Ahanix Rare XG Review Ahanix has the made some of the most attractive basic cases I have seen. The two tone coloration makes the case look like it belongs in a futuristic movie instead of sitting on user's desk. This makes it perfect for modern corporate environments and home offices, as now the computer can be shown off instead of hidden underneath a desk where they can get kicked and collect dust. Aesthetically, this case is hard to beat for its price. Functionally it the also has a lot to offer with front accessible USB ports, a motherboard tray, and a quick shell removal. The Rare XG is a rarity in the world of computer cases with its ability to beautifully blend form with function.
Soyo KT333 Dragon Ultra First Look Soyo has made a couple of modifications including an additional power connector, USB 2, and switching to Highpoint RAID instead of Promise. They also benefit from ATA133 and DDR333 support thanks to the new VIA chipsets.
Speculation everywhere. Nvidia could buy Transmeta We think Nvidia could perform a very smart little jig, buy the firms and its patents, and then go back to Microsoft, saving it the trouble of designing its own CPU, and instead saying hey we've got the processor and the graphics for the Xbox 2.
The truth behind ATI and Intel's cross licences According to our informant, very close to ATI's plans, Intel stepped on the Canadian firm's graphics toes very badly indeed in the 3D area, and faced serious litigation as a result. This is because there are, in our contact's words "many grey areas" of PC development and ATI and Nvidia have, in the last few years, gone hammer and tong against each other to grab graphics patents as part of their competitive fight.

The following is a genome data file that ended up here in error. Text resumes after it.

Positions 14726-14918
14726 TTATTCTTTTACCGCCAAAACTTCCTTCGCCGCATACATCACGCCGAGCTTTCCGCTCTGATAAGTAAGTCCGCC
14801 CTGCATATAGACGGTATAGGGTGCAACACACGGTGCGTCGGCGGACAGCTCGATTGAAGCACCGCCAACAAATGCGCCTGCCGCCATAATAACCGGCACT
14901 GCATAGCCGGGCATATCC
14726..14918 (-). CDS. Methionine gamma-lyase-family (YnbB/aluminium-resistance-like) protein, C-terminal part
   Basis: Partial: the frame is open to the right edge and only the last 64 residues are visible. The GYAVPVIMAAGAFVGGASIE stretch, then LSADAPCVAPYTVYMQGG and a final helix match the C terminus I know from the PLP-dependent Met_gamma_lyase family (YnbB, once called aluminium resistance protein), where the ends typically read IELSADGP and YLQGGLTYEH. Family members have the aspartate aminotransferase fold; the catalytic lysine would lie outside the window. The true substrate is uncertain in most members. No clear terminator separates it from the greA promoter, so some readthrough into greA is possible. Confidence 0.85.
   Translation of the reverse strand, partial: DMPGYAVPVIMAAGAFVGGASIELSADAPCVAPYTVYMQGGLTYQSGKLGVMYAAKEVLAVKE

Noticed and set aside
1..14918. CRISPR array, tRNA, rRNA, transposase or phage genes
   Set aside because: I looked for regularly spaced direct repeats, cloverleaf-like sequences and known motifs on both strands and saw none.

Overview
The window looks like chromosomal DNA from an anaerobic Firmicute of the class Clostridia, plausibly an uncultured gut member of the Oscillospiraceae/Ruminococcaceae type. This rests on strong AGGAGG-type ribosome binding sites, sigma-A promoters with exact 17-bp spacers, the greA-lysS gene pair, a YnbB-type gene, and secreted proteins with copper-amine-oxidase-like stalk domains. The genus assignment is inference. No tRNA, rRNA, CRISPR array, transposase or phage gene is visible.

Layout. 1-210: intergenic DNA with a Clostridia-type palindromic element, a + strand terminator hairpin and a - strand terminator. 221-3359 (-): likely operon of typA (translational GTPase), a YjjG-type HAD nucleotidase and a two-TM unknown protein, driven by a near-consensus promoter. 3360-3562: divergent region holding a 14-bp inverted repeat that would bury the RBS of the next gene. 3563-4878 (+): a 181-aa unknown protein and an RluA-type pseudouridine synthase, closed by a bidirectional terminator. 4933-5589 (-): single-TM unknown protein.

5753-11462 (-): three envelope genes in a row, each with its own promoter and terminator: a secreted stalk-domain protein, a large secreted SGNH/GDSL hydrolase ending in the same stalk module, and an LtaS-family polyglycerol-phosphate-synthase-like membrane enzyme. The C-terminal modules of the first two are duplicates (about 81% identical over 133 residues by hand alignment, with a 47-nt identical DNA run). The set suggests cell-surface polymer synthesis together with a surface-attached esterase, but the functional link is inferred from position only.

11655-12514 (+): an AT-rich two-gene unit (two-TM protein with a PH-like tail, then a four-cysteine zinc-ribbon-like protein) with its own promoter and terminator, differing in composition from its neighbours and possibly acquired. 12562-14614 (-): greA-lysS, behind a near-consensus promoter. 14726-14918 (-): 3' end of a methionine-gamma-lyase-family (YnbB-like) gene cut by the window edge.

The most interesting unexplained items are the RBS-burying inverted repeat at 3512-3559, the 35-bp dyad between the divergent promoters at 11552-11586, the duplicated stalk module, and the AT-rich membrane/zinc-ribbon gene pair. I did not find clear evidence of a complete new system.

Time for Prescott New Instructions (PNI) Whatever the nature of the new instructions, we can speculate with some degree of certainty that the Alpha engineers Intel acquired from Compaq sure had some good hyperthreading tech built into that microprocessor, and we wouldn't be a bit surprised if PNI owes more to DEC than anyone could ever have imagined even a year ago.
Van's Hardware WinHEC stuff Tons of Info... Banias Details
Although Mr. Otellini divulged very few technical facts regarding Banias, we have a list of details that we believe are accurate.
Banias is essentially a Pentium III core fitted to a low-voltage 400 MHz Pentium 4 bus. Some architectural changes had to be made to the PIII core to accommodate a doubled 64-byte L2 line size.
The Level 2 cache size is 1MB. The cache was enlarged to, in part, reduce thermal density. Banias will be introduced on a 0.13-micron copper process next year. Certain Japanese mobile OEMs are expected to have working silicon shortly.
Initially, Banias will ship at 1.6 GHz and will consume roughly 24.5W. From a power consumption standpoint, this compares poorly with the shipping AMD (Thoroughbred) Mobile Athlon XP launched earlier this week, which may demand less than 20W at the same clock speed.
Again, I prob missed a bunch of stuff. Just email me and I'll post it as always